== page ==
It’s Sparks, but not as we who enjoyed the brisk pop of Amateur Hour knew it. The defining executive-length version of Number One Song In Heaven is more than a song. It begins, alluringly, with a prelude, motored by a snare rhythm and heralded by angelic hosts proclaiming and syn-drums (as they were regrettably trademarked) calling like space-age seabirds. Although stick is definitely striking some kind of polymer here, the soundscape is essentially binary code. But when Forsey clumps epically around his possibly hexagonal kit and the 7-inch version blooms into effervescent life, the world stands still. We all stood still.

This is pop music to inspire awe. Gabriel plays it, God, how he plays it. Russell sounds boyishly engergised by the new, electronic place he’s found to dwell – no more “West Coast” sound; no more touring band – and Ron, a future collector of Nike trainers (or so he told me when I met the superhuman pair in 2002), was already about the keyboards in 1974, so he’s in his boffinly element. Moroder simply thrills, providing a safe place and a new frontier for our old pals from the City of Angels. There’s a bridge where all futuristic bleep-and-booster hell breaks loose, and it sounds for all the world less like a number 14 pop hit and more like the machines have taken over. The Terminator, but benign, and catchy.

It makes perfect sense that the Maels re-emerged in the 21st century as orchestral chamber-pop stylists; had they been born a couple of centuries earlier they’d have been writing concertos for kings and queens.

After this phenomenal rally, Sparks slipped out of the UK charts that had suckled them for so long, finding sanctuary in the US Club Play chart right into the 90s. Sparks always made sense; it was the rest of us that had to catch up and align with their way of working and wry sense of humour (“Written, of course, by the mightiest hand”). I’m stupidly proud that “we” appreciated them when their countrymen didn’t (and it’s not like me to discover national pride). Although their last actual mainstream Top 10 hit was in Germany, where all this began.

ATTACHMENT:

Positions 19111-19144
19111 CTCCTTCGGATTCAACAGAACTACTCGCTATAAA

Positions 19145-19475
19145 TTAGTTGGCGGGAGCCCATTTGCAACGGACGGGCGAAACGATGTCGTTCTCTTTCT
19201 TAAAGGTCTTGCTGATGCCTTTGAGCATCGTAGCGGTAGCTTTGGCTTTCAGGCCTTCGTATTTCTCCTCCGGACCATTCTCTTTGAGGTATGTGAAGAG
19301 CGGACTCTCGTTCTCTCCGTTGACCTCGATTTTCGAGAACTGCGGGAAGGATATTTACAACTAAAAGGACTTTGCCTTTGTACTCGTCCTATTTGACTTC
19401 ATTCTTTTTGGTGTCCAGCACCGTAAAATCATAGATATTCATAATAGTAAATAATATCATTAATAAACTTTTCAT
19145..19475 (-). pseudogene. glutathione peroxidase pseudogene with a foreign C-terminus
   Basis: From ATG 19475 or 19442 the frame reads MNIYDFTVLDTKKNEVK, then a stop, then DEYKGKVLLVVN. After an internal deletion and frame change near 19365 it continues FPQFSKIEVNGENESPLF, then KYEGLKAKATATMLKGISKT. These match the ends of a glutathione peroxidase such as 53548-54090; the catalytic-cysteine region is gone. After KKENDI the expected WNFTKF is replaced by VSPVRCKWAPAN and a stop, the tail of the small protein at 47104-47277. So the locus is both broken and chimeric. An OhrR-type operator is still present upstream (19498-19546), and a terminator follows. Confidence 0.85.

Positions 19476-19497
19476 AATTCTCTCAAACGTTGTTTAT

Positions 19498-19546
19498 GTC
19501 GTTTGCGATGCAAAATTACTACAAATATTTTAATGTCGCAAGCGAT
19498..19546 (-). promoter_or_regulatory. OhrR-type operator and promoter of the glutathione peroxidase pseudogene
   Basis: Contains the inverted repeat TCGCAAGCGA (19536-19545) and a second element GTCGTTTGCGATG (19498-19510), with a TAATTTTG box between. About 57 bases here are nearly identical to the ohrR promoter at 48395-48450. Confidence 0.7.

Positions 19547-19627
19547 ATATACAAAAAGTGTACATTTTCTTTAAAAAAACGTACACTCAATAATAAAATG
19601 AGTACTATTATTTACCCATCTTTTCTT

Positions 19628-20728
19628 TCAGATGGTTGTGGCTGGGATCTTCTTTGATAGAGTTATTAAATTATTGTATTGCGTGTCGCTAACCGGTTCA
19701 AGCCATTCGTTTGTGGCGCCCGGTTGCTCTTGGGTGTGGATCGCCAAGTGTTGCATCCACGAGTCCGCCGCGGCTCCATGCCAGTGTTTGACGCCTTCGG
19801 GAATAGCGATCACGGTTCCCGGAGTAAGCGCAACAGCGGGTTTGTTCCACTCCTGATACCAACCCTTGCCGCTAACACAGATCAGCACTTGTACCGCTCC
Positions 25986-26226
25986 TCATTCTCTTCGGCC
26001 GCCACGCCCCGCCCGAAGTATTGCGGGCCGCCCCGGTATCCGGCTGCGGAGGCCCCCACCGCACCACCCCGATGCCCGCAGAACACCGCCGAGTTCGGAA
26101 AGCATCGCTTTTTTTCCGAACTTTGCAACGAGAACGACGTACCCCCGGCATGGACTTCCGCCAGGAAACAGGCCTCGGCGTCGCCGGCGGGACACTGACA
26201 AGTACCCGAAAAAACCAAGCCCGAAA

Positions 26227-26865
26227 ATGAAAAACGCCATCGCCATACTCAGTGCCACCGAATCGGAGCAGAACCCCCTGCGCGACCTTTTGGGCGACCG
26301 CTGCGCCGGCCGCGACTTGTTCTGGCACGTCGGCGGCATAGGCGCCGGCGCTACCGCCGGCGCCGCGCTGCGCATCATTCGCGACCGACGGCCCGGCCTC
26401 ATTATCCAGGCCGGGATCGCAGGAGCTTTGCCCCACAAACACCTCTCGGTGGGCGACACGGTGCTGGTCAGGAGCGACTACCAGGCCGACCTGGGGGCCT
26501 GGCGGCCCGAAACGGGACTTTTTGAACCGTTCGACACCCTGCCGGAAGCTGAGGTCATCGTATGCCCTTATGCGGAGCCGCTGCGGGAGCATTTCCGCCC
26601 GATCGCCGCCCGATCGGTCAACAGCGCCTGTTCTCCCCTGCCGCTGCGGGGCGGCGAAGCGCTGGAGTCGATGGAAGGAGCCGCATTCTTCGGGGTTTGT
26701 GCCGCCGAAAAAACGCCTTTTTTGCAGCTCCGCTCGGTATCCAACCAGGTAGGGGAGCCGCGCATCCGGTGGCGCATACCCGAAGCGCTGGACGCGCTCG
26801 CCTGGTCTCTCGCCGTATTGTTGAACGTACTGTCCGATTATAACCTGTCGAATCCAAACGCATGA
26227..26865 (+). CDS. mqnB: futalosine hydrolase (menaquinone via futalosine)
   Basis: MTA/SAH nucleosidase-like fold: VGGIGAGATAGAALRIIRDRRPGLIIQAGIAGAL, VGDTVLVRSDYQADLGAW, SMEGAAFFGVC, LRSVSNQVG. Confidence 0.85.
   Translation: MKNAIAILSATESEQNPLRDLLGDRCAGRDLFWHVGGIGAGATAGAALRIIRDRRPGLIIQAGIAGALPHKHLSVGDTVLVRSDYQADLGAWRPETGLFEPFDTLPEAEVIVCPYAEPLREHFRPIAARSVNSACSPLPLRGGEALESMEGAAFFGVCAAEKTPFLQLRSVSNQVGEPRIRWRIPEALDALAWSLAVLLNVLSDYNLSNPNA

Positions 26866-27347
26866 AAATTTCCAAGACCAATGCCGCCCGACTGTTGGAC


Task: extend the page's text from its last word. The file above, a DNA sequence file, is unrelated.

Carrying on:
Glen Campbell, Wichita Lineman (1968)

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Artist: Glen Campbell
Title: Wichita Lineman
Description: single; album track, Wichita Lineman
Label: Capitol
Release date: 1968
First heard: 1990s

I am a lineman for the county …

My musical education continues. I hope it always will. But if you drew up a graph, with Musical Knowledge Gleaned on one axis, and Time on the other, it would start twitching upwards in a meaningful way at around 1969-70, when, aged four going on five, I really started to take notice of songs on the radio: Mungo Jerry’s In The Summertime, Gimme Dat Ding by the Pipkins, Love Grows Where My Rosemary Goes by Edison Lighthouse, My Sweet Lord, Wandrin’ Star, Sugar Sugar by the Archies, Hugo Montenegro’s The Good, The Bad and The Ugly. I have even earlier memories of Mary Hopkin’s Those Were The Days from 1968. What you think I’m going to say next is that Wichita Lineman got into my system around this time.

It didn’t. At least, I wasn’t aware of it doing so, even though it was a hit on both sides of the Atlantic, the one that had Wichita in it, and the other one. Wichita Lineman didn’t enter my internal playlist until the mid-90s, when I was working at Q magazine. Indeed, if you really did map that graph of my musical education, the years 1993-97 would see a sharp rise, as the experience behind the desk as features editor and then editor broadened my mind and my sense of history like no other office I’ve worked in, and I remain grateful. Staff who were ahead of me included the likes of Bill Prince, John Bauldie, Adrian Deevoy, Paul Du Noyer and John Aizlewood – if not older in age, wiser in miles on the clock – and I used these clever, seasoned gentlemen as my yardsticks, and gladly took steers from any of them.

Although my arrival at Q coincided with a changing of the cultural guard and the Britpop explosion  – which I think explained part of my indie-shorted usefulness to the august rock monthly – it was still a safe house for classic rock and pop, and wore its anti-ageism as a badge of honour. As such, I threw myself backwards into history and topped up my degree. I remember Bill Prince interviewing Jimmy Webb – I’m guessing it was around the time of his Ten Easy Pieces LP – and even the act of sub-editing the copy, and providing a sidebar, blurb and headline matured my understanding of a man whom I only really knew for writing Up, Up And Away (another hit that must have seeped into my consciousness in my first few years of sentience).